nationwide study released on Monday by researchers at the University of
Colorado and Carnegie Mellon University finds fiber-optic connections, the
fastest type of high speed Internet available, can add $5,437 to the price
of a $175,000 home—about as much as a fireplace, or half the value of a
David Mans, a real-estate agent outside Boulder, Colo., said after he
started noting in his online listings whether properties had Internet
availability, he got fewer calls about properties that didn’t have it. “I
have situations where people won’t even look at it if it doesn’t have
broadband,” Mr. Mans said.
What people want in a home can vary a lot, and values can depend heavily on
broader market forces. But real estate professionals say there are certain
features that can be a deciding factor—like an extra bathroom or pool. And
broadband is starting to figure into that same calculus.
Telecom companies by law are required to make telephone service available to
every residence in their service areas, but the same isn’t true for all high
speed Internet providers. Phone lines can deliver DSL service, typically
slower than 10 megabits a second. Satellite service is usually even slower.
Fiber and some cable can deliver speeds of up to 1,000 megabits a second.
University of Colorado researchers compared more than 520,000 home sales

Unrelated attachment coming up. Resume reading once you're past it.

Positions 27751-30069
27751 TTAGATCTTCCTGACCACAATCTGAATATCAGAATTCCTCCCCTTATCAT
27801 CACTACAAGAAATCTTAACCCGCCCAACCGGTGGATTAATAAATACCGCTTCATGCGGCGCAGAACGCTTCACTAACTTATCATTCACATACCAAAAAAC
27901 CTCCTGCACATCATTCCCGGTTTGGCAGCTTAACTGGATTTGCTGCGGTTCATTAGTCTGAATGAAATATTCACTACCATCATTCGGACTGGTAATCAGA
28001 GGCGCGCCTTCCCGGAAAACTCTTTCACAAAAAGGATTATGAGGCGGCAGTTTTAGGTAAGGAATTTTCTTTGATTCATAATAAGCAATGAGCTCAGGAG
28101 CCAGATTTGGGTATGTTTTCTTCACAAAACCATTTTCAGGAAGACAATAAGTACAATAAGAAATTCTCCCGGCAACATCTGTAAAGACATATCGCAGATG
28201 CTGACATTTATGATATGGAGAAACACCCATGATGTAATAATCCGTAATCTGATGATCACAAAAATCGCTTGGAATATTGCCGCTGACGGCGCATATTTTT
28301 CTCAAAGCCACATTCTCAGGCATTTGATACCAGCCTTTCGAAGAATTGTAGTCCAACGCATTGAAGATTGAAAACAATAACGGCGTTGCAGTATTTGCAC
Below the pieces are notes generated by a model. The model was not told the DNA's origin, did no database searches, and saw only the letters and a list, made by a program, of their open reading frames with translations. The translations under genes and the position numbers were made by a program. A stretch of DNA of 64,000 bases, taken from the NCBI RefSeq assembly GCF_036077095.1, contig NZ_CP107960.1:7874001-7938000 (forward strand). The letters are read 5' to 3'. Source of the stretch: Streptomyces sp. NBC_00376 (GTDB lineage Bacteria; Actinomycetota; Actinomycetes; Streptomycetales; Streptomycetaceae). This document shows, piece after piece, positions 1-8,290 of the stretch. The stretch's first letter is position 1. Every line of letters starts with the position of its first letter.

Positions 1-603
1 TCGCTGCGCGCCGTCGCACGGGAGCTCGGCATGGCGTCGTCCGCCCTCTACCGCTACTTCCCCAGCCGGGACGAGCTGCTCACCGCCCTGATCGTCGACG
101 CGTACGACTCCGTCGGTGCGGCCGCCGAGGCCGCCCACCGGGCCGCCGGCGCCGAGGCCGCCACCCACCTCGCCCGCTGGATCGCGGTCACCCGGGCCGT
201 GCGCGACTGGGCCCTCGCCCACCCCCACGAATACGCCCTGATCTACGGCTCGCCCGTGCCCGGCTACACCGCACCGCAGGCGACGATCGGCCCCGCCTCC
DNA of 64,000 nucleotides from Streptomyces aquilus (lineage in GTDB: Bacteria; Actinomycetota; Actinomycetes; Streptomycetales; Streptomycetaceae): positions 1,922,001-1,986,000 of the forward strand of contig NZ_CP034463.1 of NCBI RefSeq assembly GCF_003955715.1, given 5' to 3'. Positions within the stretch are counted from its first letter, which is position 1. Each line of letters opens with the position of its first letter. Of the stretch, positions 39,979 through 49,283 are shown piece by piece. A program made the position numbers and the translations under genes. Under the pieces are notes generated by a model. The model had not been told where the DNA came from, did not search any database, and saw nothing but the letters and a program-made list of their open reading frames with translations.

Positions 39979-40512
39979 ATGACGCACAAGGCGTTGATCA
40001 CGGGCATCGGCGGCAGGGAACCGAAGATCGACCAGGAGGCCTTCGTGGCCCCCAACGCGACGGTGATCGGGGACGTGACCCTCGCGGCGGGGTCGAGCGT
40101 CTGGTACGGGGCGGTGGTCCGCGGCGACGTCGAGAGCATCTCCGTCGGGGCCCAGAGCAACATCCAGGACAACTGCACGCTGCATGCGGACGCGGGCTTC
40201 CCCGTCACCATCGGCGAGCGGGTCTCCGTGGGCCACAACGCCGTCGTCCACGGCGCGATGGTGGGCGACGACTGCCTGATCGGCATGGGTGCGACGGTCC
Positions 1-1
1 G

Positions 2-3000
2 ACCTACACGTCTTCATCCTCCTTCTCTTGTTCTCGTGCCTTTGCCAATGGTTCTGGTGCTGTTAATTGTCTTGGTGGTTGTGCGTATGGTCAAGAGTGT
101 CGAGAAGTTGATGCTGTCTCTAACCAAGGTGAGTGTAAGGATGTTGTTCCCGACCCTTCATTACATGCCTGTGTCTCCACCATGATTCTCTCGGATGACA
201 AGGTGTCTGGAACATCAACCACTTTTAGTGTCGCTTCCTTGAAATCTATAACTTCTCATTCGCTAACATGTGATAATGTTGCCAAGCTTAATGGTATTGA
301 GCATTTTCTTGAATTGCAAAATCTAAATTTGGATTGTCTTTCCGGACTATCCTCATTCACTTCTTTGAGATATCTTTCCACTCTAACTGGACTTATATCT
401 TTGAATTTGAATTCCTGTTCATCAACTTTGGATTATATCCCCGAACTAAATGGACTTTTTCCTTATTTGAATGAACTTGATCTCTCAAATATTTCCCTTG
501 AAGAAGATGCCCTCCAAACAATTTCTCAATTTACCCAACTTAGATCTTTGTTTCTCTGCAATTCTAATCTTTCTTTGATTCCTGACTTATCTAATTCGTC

between 2011 and 2013 against government data on the type of Internet access
available. It built on a 2013 study by the same researchers that found a
similar effect on home prices in New York state. The researchers expanded
their study with funding from The Fiber to the Home Council Americas, a
group made up of municipalities, small telecom companies, and others like
Google Inc. that support the expansion of fiber networks.
The results mirrored the findings of a 2014 study by the University of
Wisconsin at Whitewater that found access to the Internet could add $11,815
to the value of a $439,000 vacation house in Door County, Wis.
The impact is most acute in rural areas, where Internet speeds tend to drop
dramatically. As of 2013, 92% of urban areas had high speed Internet,
compared with 47% of rural areas, according to the most recent data from the
Federal Communications Commission. The FCC defines high speed as 25 megabits
per second or more.
John Wilczak was getting wireless high speed Internet via Verizon ’s cell
towers at his home in Santa Ynez, Calif., a town of about 4,400 near Santa
Barbara. Cable and phone companies sell high speed Internet downtown, but
they hadn’t built along his street. Mr. Wilczak’s Verizon service worked
like a cellphone plan. Once when friends brought their children for a